Here’s a Quick Guide to the Basics
TAGS: 4K HDR | Home Cinema Projector | Home Theater Screen | Sony Projector | Ultra Short Throw Projector
For a long time, for a genuinely big-screen experience in the home, a projector was the only game in town. Before the era of flat-panel TVs, large screen TVs that stretched to 65 inches were large, bulky boxes that weighed over 200 pounds. Of course, 65 inches might be fine for a home theater in a smaller room, but realistically that might seem a little small with today’s technology. Indeed, current flat-panel TV technology stretches screens out over 80 inches, which makes a compelling case for a cinematic experience in some rooms. Flat-panel displays are easier to mount, are very bright, and aren’t as demanding about controlling light in a room.
However, for the real cinematic experience, nothing matches a projector. Projectors can work with screens from 100 to 120 inches in size, which can deliver the immersive movie experience in a large room. Here in Texas, bigger is always better, right? But there are some things you need to consider when going with a projector for your home theater installation in Frisco.
Read on to find out what you need to know to get the most out of your home theater.
The Modern Way to Navigate Anywhere
TAGS: Digital Signage | Digital Wayfinding | Interactive Display
Have you ever driven into the University of Texas at Dallas, parked, and had no idea how to get to a building? Have you ever gotten frustrated looking for the restaurant at Richardson’s City Line where you were supposed to meet your friend for lunch 10 minutes ago?
While we have our smartphones with mapping apps to help us navigate to places, navigating at large places – like college campuses, retail malls and shopping centers, and airports, stadiums and entertainment venues – is often not that easy. But there is technology today that can change all that. Rather than just using static signage, today’s commercial audio video systems let venues simplify navigation – making it interactive, engaging, and offering commercial possibilities too.
This new technology is called Digital Wayfinding. It’s really applications that put together a variety of available tech to make navigation easier – touchscreen displays, video, audio, and Internet-connected software – to augment or supplant simple paper maps and confusing signage.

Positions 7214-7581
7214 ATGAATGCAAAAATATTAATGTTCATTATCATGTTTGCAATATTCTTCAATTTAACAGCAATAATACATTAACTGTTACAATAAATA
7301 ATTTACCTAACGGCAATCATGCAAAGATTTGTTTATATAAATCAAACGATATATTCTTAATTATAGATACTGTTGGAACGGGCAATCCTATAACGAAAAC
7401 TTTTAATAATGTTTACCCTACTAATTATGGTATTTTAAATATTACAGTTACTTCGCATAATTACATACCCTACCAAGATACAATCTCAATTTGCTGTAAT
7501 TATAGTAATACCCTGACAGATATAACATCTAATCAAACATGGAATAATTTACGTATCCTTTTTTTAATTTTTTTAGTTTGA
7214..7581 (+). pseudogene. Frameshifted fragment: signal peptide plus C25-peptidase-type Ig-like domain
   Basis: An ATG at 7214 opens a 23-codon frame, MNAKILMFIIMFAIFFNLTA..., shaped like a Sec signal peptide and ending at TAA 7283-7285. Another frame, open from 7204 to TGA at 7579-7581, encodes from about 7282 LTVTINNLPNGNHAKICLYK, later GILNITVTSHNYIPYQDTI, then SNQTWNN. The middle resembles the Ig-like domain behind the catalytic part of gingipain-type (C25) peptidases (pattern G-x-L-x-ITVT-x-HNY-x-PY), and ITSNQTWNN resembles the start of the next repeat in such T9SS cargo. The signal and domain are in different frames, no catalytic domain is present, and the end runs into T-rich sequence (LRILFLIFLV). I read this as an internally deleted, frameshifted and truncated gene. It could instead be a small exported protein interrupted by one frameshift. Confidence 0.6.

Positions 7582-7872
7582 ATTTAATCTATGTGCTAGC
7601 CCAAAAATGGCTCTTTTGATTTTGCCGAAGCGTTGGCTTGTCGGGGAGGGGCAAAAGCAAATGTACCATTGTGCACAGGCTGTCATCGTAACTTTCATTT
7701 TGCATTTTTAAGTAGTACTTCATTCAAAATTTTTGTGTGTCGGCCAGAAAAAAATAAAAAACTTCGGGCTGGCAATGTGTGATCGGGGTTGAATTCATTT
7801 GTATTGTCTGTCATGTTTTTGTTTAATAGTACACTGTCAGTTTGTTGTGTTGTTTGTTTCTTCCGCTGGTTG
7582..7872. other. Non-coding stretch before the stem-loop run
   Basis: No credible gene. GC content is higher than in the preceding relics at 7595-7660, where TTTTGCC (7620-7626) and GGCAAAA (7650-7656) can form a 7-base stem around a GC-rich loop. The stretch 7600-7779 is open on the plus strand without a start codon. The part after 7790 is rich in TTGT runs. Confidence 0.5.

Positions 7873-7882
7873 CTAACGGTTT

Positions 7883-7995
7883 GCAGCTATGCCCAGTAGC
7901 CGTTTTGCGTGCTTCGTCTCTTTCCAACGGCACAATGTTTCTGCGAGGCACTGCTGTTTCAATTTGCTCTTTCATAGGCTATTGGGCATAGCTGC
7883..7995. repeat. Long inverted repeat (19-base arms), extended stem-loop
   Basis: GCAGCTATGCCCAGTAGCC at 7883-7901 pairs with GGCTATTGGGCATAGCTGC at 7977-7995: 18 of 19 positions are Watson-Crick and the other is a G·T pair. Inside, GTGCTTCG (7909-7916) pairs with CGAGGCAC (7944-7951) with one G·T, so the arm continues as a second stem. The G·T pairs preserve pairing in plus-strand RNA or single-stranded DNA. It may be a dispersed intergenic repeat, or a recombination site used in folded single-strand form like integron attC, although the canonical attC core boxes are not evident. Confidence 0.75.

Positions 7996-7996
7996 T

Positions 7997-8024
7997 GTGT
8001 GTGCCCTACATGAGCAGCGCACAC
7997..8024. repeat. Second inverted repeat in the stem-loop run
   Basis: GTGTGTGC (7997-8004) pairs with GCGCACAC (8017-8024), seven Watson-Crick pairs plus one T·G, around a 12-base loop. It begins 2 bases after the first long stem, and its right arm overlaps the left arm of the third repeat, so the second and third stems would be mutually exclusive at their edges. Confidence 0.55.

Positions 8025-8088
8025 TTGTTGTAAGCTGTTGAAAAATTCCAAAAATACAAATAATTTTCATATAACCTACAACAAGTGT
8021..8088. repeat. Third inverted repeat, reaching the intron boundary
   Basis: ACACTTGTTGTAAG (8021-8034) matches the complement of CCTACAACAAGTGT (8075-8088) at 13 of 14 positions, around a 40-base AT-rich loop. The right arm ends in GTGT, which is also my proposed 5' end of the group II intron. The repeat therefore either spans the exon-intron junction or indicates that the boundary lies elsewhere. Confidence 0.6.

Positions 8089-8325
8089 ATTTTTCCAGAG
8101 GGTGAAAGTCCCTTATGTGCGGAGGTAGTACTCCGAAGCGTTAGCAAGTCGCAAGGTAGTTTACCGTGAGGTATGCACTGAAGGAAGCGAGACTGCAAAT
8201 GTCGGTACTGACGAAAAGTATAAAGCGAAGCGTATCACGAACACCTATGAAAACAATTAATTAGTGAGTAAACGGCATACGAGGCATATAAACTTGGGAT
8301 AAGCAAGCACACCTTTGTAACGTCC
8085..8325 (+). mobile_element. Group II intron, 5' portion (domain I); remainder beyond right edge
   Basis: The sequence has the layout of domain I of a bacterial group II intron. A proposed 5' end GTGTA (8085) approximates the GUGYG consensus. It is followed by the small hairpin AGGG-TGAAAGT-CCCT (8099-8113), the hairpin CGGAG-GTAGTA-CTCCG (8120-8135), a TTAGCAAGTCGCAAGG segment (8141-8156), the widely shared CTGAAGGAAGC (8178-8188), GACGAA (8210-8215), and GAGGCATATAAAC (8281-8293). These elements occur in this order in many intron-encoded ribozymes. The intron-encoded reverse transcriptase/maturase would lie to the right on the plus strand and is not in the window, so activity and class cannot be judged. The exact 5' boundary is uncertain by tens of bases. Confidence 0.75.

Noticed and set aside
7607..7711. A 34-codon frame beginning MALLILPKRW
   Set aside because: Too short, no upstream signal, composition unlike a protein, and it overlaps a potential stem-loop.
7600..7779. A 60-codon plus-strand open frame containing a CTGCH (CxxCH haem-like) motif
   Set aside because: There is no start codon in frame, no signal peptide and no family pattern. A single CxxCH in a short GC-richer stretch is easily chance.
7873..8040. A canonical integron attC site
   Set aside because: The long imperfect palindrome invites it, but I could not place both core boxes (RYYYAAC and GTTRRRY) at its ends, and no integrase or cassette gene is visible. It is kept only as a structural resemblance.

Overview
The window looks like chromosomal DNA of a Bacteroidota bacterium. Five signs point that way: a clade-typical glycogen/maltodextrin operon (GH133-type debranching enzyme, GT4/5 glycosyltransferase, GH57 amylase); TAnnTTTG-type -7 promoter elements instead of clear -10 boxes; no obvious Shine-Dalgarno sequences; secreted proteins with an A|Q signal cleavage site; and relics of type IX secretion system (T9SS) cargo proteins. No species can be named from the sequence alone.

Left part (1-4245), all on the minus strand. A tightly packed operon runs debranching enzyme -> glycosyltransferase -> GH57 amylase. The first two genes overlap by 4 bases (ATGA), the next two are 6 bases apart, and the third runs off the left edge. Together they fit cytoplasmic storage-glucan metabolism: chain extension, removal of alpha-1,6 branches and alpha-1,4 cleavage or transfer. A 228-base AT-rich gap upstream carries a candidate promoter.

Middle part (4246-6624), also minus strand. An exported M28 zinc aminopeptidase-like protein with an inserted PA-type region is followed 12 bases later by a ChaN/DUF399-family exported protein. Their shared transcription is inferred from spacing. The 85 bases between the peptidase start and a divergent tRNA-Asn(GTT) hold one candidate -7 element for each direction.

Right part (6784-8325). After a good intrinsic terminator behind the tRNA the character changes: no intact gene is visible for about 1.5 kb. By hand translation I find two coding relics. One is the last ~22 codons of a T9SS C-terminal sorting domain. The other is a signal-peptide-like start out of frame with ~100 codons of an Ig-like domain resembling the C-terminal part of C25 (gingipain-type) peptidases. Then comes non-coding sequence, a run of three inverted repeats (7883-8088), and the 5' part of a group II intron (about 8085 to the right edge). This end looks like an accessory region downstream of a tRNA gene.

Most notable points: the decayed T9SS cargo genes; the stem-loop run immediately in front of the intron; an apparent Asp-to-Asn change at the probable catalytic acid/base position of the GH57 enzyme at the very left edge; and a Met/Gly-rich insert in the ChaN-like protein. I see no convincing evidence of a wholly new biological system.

Let’s explore some of the benefits of applying digital wayfinding applications to commercial audio-video systems here in Richardson.
Add Touchscreen Technology to Your Meeting Spaces
TAGS: Business Collaboration | Conference Room Technology | Inking | Interactive Display | Zoom
The nature of work and collaboration is changing. More powerful portable devices and new communication and collaboration software have radically changed the way information can be accessed and shared, speeding up decision making and changing the nature of workspaces as well.
We have discussed in the past the benefits of conference room technology and interactive displays for a variety of business and educational applications. Interactive displays can also improve collaboration. Just about everyone has a touchscreen smartphone, tablet, or other devices, and that has made the use of touch and gesture as common a way to interact with a computing device as a mouse, trackpad, and keyboard. Microsoft had also made touch interaction a standard part of the Windows operating system, popularizing desktop touchscreen monitors and displays on laptops that can double as tablets.
The Audiophile Choice for Over 60 Years
TAGS: Hi-Fi Audio | High-Performance Audio | Lossless Streaming | McIntosh
Are you an audiophile? Whether you consider yourself one or not, chances are that if you love music, you can appreciate what great sound is when listening to it in your Highland Park home. Music can transport us, invoking emotions, memories, and feelings in a way that few other experiences can. We go listen to live music because that experience is immersive and memorable, even if you have heard all the music many times before.
While some say that live music is much better than listening to a recording, we beg to differ. Both are great but in different ways. On the best recordings, artists, producers, and recording engineers have the luxury of mixing and recording tracks until they achieve the result they envision; in a live performance, they have one shot to make it sound right. With a great recording, you can listen to that perfect track over and over; it will always sound the same as you expect.